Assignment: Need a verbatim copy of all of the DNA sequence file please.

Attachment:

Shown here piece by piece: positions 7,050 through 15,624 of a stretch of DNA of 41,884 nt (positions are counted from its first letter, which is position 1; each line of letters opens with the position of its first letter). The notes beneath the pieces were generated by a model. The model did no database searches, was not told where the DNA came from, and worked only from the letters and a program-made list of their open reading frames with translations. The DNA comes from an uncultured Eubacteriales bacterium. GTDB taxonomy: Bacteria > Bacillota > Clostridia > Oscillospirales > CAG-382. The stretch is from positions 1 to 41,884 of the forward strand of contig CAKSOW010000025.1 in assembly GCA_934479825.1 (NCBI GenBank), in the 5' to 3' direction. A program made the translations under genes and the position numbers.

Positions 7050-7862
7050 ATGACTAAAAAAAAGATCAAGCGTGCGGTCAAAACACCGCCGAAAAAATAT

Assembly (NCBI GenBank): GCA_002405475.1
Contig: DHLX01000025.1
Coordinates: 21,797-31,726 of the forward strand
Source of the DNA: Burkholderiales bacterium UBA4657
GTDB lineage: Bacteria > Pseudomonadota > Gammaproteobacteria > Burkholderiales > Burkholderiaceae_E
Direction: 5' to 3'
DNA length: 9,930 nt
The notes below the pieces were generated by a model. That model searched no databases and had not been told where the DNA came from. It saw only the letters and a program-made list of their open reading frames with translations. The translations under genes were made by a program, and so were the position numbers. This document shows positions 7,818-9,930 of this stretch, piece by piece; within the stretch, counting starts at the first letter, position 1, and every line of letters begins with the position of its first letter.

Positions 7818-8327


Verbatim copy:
Shown here piece by piece: positions 7,050 through 15,624 of a stretch of DNA of 41,884 nt (positions are counted from its first letter, which is position 1; each line of letters opens with the position of its first letter). The notes beneath the pieces were generated by a model. The model did no database searches, was not told where the DNA came from, and worked only from the letters and a program-made list of their open reading frames with translations. The DNA comes from an uncultured Eubacteriales bacterium. GTDB taxonomy: Bacteria > Bacillota > Clostridia > Oscillospirales > CAG-382. The stretch is from positions 1 to 41,884 of the forward strand of contig CAKSOW010000025.1 in assembly GCA_934479825.1 (NCBI GenBank), in the 5' to 3' direction. A program made the translations under genes and the position numbers.

Positions 7050-7862
7050 ATGACTAAAAAAAAGATCAAGCGTGCGGTCAAAACACCGCCGAAAAAATAT

Assembly (NCBI GenBank): GCA_002405475.1
Contig: DHLX01000025.1
Coordinates: 21,797-31,726 of the forward strand
Source of the DNA: Burkholderiales bacterium UBA4657
GTDB lineage: Bacteria > Pseudomonadota > Gammaproteobacteria > Burkholderiales > Burkholderiaceae_E
Direction: 5' to 3'
DNA length: 9,930 nt
The notes below the pieces were generated by a model. That model searched no databases and had not been told where the DNA came from. It saw only the letters and a program-made list of their open reading frames with translations. The translations under genes were made by a program, and so were the position numbers. This document shows positions 7,818-9,930 of this stretch, piece by piece; within the stretch, counting starts at the first letter, position 1, and every line of letters begins with the position of its first letter.

Positions 7818-8327